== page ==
Be the first to know about new releases - and even read them early!

Saturday, February 18, 2012

The psychology of book covers

Happy Saturday Aussies!
Or Friday night everone else...erm...should I just say happy weekend?


I was in one of those rare venues called a bookshop the other day, and I saw this book with a crap cover.
Actually it had 2 covers.

Americans might know it with this cover?

Okay, so the images here of the two Australian covers don't do it justice. The font is all embossed and shiny, the white font is the same shade of white as the background and the black is the same black. It's all barely legible unless you pick it up and tilt it to the side a bit so the store's fluorescent lighting doesn't bounce off it.

So I was thinking to myself, GOD. What a horrible cover, and they made two of them? There's NOTHING ON HERE, it doesn't tell you ANYTHING about the book. Poor author being lumped with that. There's no way I'd want to read it from looking at the cover. What the hell is this thing about, anyway?

So I picked it up and read the blurb. And it sounds interesting. And now I want to read the book.

So I guess what I'm saying, is that the incredibly plain, mysterious cover worked (damn it). It was so plain, it made me curious as to what it was about. It got me to read the blurb, whereas other covers that are demonstrative of what you'll find inside, don't always get me to pick them up. I have a bit of an idea what to expect just from the cover, and because of that, I might just leave it where it is, thanks.

But covers that don't actually tell you much about it get TWO shots at wooing a prospective reader toward it. One: The cover. Two: The blurb.

It's a complicated business, cover design, methinks.


Here's the blurb for all of you who are curious now! Dystopia FTW!


Pure by Julianna Baggott

We know you are here, our brothers and sisters . . .
Pressia barely remembers the Detonations or much about life during the Before. In her sleeping cabinet behind the rubble of an old barbershop where she lives with her grandfather, she thinks about what is lost-how the world went from amusement parks, movie theaters, birthday parties, fathers and mothers . . . to ash and dust, scars, permanent burns, and fused, damaged bodies. And now, at an age when everyone is required to turn themselves over to the militia to either be trained as a soldier or, if they are too damaged and weak, to be used as live targets, Pressia can no longer pretend to be small. Pressia is on the run.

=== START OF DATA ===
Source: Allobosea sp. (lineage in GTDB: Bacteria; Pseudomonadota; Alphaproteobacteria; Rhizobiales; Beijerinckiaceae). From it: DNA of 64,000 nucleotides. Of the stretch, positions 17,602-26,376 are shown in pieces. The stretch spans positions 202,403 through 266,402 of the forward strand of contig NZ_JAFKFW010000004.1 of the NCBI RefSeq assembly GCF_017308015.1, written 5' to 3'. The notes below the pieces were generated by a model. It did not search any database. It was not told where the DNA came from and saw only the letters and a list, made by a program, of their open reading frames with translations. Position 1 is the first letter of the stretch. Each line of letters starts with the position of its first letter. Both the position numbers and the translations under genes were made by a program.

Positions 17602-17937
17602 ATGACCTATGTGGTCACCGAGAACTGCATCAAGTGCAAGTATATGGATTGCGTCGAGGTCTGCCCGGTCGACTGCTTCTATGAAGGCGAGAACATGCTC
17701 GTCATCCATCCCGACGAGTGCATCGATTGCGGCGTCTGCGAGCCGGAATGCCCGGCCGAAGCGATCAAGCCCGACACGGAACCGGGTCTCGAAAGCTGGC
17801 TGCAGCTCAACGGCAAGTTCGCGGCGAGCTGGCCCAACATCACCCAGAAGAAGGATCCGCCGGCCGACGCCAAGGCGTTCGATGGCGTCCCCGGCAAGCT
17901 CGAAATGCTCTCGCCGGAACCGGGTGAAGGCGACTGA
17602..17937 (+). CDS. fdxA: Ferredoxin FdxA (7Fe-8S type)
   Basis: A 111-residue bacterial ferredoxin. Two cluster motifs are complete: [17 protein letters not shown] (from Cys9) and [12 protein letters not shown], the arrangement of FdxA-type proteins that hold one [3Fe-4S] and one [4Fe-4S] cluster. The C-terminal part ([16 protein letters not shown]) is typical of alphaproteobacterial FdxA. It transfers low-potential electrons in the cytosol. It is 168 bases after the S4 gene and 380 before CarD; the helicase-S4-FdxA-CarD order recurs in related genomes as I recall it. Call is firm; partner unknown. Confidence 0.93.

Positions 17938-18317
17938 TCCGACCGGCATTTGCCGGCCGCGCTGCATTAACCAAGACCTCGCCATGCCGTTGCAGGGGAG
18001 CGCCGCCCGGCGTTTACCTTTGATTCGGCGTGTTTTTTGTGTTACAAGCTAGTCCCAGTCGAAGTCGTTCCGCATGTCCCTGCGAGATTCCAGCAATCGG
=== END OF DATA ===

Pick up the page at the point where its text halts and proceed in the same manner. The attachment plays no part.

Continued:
Burn a Pure and Breathe the Ash . . .
There are those who escaped the apocalypse unmarked. Pures. They are tucked safely inside the Dome that protects their healthy, superior bodies. Yet Partridge, whose father is one of the most influential men in the Dome, feels isolated and lonely. Different. He thinks about loss-maybe just because his family is broken; his father is emotionally distant; his brother killed himself; and his mother never made it inside their shelter. Or maybe it’s his claustrophobia: his feeling that this Dome has become a swaddling of intensely rigid order. So when a slipped phrase suggests his mother might still be alive, Partridge risks his life to leave the Dome to find her.
When Pressia meets Partridge, their worlds shatter all over again.


  1. Yea, I see what you mean. Just the mystery would've made me pick the book up for a closer look, and the blurb is intriguing (although I feel like I've read almost the same one before on another book). It's certainly doing the job, even if it's not much to look at!

  2. Yeah, I was really surprised to find that though I don't like the cover, it 100% did the job a book cover should. Something to think about. :)

  3. Yeah, I think I might want to read it now, too...


Thanks for commenting! I love comments. I seriously do. Except when they're spam. I get a lot of spam here so, unfortunately, I had to add word verification to stamp that out. But I don't want to stamp out YOUR comment, so keep them coming, okay?